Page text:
Adversity, it is said, is the truest test of character. When times are flush and problems scarce, few will have to find a way to rise to the occasion when the occasion has risen for them. Gov. Joseph Sayers was a man who faced many crises in his life and faced even greater crises as governor as the state weathered a number of natural disasters. Even in the face of disaster, Sayers found ways to pave a path forward for Texas.

Joseph Draper Sayers was born in Granada, in northern Mississippi, in 1841. It was a family of farmers, as most families were at that time. Tragedy befell the family while he was still young. His mother died in 1851; and as a result, his distraught father moved him and his younger brother to Texas to start over. Eventually, the family settled in the Bastrop area, and the two brothers both attended the Bastrop Military Institute.

When the Civil War erupted, he and his brother both enlisted in the Confederate army. As it turned out, Sayers would become one of the last Civil War veterans to serve as Texas governor. He served in the 5th Texas Cavalry and was noted for his bravery in actions in New Mexico and Louisiana. The war put his life in danger often, but he pressed on in the face of steadily advancing Union armies. He was twice wounded in combat and rose to the rank of major before the Confederate surrender in 1865.

After returning to Bastrop, Sayers decided not to live a life of bitterness and regret but instead chose to give back to the community and build a future. Though Sayers never attended college himself, he nevertheless continued his own education and worked to bring opportunities to others. He opened a school in Bastrop and began studying law at night. Within a year, he gained admission to the state bar and began practicing law.

In 1872, Sayers was elected to the state senate and steadily moved up the political ladder. He would go on to serve as chairman of the State Democratic Committee; and in 1878, he was elected lieutenant governor. He was elected to the first of seven terms in Congress in 1884, eventually rising to chair the House Appropriations Committee for the 1893-1894 term, one of the most coveted and respected positions in Congress. In 1898, he was elected as the state’s 22nd governor.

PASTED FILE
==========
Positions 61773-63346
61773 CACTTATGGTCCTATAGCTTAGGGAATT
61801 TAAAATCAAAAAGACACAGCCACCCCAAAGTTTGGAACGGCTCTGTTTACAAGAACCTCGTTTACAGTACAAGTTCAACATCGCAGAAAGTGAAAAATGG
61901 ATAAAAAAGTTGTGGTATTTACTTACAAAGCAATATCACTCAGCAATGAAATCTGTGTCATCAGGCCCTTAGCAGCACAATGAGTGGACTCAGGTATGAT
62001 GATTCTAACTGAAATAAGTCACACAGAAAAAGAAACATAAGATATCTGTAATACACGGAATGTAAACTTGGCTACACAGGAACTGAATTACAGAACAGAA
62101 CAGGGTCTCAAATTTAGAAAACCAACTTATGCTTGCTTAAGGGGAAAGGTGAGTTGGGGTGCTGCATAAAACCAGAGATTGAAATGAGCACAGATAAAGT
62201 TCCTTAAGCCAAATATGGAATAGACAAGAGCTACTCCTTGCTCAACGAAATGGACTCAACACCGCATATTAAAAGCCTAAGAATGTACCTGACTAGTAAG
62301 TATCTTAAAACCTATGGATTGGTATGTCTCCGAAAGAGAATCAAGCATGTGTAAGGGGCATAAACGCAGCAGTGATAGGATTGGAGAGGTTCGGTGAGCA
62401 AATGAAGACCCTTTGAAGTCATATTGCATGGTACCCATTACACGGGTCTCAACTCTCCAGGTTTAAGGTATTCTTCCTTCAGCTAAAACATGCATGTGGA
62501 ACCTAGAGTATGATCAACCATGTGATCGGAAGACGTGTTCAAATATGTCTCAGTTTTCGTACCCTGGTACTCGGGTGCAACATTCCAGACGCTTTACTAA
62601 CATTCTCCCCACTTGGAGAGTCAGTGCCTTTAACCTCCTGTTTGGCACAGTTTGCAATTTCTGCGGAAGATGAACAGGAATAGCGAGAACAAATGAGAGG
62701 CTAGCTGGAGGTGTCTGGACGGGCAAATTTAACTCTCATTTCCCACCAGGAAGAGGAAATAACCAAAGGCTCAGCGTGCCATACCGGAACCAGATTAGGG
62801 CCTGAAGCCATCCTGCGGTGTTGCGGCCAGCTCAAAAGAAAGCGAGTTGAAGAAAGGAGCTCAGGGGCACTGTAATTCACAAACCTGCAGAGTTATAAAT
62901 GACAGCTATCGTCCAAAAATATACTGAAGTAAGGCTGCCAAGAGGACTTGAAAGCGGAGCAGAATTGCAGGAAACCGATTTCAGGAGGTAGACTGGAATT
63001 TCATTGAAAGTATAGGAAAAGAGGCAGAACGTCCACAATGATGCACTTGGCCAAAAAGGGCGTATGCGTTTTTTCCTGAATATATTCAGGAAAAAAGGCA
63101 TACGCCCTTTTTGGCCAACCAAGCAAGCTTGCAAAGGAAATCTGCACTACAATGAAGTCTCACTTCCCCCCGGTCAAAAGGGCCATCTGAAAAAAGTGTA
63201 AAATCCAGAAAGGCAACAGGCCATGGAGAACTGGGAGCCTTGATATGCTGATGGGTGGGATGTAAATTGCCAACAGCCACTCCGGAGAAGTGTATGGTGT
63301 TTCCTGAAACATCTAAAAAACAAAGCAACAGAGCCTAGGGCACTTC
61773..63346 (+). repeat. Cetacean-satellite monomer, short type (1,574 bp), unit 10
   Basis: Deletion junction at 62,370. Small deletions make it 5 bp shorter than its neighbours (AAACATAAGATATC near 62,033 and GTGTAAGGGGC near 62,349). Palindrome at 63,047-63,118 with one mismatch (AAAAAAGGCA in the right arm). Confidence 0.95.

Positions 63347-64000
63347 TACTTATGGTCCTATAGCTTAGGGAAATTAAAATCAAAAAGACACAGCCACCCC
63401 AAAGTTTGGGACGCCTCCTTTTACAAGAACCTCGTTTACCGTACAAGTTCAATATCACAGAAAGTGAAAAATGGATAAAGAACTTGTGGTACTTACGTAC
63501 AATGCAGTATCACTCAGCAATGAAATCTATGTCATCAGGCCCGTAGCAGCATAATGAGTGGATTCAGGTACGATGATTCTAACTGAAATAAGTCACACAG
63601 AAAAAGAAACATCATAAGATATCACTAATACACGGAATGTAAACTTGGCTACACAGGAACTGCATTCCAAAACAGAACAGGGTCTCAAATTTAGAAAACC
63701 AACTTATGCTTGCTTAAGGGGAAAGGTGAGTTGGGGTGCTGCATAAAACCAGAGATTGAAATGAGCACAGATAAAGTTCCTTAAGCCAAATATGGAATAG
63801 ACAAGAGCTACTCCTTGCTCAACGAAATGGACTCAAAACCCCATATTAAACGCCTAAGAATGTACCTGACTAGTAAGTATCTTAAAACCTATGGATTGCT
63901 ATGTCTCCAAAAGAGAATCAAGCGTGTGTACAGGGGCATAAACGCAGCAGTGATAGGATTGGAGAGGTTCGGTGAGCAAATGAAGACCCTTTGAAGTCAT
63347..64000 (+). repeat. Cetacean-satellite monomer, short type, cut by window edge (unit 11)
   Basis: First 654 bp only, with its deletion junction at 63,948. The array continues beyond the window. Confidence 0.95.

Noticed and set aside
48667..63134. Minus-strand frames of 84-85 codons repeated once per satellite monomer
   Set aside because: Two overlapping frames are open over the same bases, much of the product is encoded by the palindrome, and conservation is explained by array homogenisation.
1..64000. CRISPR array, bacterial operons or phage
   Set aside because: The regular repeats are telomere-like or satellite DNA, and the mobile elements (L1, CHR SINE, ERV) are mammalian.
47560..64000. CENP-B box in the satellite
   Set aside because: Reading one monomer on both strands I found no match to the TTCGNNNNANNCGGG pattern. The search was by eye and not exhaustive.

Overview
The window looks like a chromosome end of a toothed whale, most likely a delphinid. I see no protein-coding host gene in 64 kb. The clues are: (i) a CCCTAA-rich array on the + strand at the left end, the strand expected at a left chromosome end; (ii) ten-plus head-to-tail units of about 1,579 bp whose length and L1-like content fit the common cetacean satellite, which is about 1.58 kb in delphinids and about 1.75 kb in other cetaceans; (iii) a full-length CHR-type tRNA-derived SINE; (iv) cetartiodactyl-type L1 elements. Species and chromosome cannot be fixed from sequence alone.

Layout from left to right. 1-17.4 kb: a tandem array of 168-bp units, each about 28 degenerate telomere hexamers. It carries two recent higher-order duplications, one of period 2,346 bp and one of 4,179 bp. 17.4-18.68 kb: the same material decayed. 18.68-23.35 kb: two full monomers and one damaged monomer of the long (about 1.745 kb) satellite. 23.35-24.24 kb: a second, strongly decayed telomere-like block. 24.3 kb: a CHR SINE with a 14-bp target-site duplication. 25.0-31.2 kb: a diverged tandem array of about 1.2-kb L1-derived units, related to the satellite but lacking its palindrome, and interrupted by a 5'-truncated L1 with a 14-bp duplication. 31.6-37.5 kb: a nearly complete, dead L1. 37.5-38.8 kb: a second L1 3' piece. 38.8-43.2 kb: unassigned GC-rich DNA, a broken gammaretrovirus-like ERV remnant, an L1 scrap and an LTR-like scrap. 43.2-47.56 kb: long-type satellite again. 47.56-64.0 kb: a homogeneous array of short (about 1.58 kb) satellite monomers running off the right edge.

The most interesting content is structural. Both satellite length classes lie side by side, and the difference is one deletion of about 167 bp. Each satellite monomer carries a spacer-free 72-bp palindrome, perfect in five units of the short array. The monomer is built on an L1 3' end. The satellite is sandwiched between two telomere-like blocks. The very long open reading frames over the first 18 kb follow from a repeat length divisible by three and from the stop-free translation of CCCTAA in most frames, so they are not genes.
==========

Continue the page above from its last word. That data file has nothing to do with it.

In the spring of 1899, Texas faced major flooding as spring rains relentlessly soaked the state. The Brazos River overflowed its banks, causing many people to flee for their lives. Sayers stepped forward immediately to make sure state authorities helped those in danger and later helped those rebuild. In 1900, Galveston was devastated by the deadliest hurricane in American History when more than 6,000 people died. Sayers immediately dispatched food, medicine, and state personnel to the devastated city to help survivors in the face of impending starvation, disease, and riots. Impressed with his response to these disasters and management of the state, voters re-elected Sayers in 1900.

He advocated a number of reforms as governor, most concentrating on anti-trust laws. He worked to ban railroad rebates to preferred customers, insisting customers be treated equally. Labor unions were exempted from anti-trust laws as they had become targets of many early anti-trust lawsuits. He also worked to expand education funding.

The famed Spindletop well was completed near Beaumont in 1901. The gusher well produced upward of a million barrels of oil in its first two weeks. This was the first successful oil well in the state, and the oil boom it ushered in quickly transformed the economy of the state, making Texas a major center for energy.

In 1903, with his second term at an end, Sayers quietly stepped down and resumed his law practice in Bastrop. He remained committed to serving the public in his later years. He served on the board of regents for the University of Texas as well as a number of other state boards. He met the many challenges of his times, helping the state overcome deadly disasters and brining the state into a new age. Sayers died quietly in 1929.

Ken Bridges is a Texas native, writer and history professor. He can be reached at